Quotation marks began as a way to indicate a passage of particular importance and first appeared in the margins of manuscripts. Later, and with the development of printing, they were used to indicate passages by other authors or sources integrated into the manuscript text, setting off material that was quoted. Then, of course, with novels, quotation marks were needed to separate the character’s speech from the narration, which according to Keith Houston, distinguished them from the earlier romances that used more paraphrase and reported speech.
The rule is simple: Use quotation marks for direct quotation of someone’s speech or writing, including dialogue, reporting, or source material, which is why previous posts have dealt with documenting sources, avoiding plagiarism, and integrating quotations into your writing.
Despite this basic rule, JoEllen Taylor, commenting on firstediting.com, says she is “still shocked to see that writers either use them incorrectly or inconsistently avoid them.” She goes on to point out that there are some writers who consciously omit quotation marks as a stylistic choice: as an example, she cites the Pulitzer Prize-winning author Jhumpa Lahiri and her book The Lowland. Most writers are safer to stick with conventional uses of quotation marks for dialogue and other quoted material. There are guides available for writers to learn the formatting of dialogue, especially with quotation marks and punctuation, capitalization, and spacing.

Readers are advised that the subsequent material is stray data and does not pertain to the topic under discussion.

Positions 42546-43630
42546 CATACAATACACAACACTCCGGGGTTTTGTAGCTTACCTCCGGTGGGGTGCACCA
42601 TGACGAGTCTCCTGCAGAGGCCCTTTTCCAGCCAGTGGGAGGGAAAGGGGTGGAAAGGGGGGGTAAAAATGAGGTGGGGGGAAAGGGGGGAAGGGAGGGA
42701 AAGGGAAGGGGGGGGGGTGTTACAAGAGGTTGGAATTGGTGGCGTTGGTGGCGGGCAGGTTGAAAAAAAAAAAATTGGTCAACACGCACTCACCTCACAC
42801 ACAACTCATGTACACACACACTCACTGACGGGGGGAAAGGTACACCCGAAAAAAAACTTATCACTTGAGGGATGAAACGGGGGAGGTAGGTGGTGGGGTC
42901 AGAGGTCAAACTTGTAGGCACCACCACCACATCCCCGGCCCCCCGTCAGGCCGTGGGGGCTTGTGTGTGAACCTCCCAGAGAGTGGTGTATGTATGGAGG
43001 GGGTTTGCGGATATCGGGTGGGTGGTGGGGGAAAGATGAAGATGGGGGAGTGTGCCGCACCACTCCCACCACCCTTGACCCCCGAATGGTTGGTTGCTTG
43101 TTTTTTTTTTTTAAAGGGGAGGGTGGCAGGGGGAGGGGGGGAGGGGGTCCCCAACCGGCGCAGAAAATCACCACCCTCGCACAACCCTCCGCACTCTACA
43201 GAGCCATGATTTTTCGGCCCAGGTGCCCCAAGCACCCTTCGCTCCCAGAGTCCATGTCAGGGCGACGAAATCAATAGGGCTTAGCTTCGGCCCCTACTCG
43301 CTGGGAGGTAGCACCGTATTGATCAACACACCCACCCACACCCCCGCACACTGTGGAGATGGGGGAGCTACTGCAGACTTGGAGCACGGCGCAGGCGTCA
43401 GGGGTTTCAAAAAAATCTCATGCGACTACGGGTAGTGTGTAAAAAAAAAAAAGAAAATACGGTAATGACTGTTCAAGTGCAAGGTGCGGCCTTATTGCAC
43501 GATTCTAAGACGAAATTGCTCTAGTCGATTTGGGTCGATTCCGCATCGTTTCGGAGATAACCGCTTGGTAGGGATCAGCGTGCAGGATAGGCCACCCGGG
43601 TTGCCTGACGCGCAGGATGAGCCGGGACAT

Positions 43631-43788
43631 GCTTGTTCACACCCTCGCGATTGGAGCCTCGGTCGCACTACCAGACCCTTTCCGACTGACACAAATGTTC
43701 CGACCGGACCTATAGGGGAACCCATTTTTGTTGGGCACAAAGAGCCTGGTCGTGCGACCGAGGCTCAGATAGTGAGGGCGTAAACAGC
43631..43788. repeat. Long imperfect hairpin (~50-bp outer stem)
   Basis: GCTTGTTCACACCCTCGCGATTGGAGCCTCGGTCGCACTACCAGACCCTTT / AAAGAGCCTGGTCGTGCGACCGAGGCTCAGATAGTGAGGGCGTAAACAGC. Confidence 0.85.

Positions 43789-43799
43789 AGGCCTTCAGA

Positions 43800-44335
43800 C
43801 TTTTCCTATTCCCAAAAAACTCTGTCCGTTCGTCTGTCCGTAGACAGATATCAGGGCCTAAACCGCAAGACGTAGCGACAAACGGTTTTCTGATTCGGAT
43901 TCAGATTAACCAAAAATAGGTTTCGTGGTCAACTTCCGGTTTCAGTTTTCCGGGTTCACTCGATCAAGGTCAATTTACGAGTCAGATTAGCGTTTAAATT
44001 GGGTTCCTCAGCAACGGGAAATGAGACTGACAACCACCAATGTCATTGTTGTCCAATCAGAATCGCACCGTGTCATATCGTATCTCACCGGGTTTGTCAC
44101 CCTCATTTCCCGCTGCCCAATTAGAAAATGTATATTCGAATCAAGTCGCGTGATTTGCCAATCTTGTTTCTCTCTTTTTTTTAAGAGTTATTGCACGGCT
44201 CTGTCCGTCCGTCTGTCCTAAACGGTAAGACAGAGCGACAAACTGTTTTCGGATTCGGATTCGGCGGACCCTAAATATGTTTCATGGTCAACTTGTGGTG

There is one rule that could bear further attention, and that is when you quote a single speaker for more than one paragraph: in those instances, put quotation marks at the beginning of each paragraph but at the end of only the last paragraph. Also called the multi-paragraph rule, it is designed to help your readers follow the speaker. As Andy Baxter writes, “a paragraph boundary [in English] is a substantial break. It often indicates a change of topic, and is shown visually by a blank line or a line break and indentation. It is at just such a moment that a new speaker might well come into the picture, or that the narrator might resume the story.”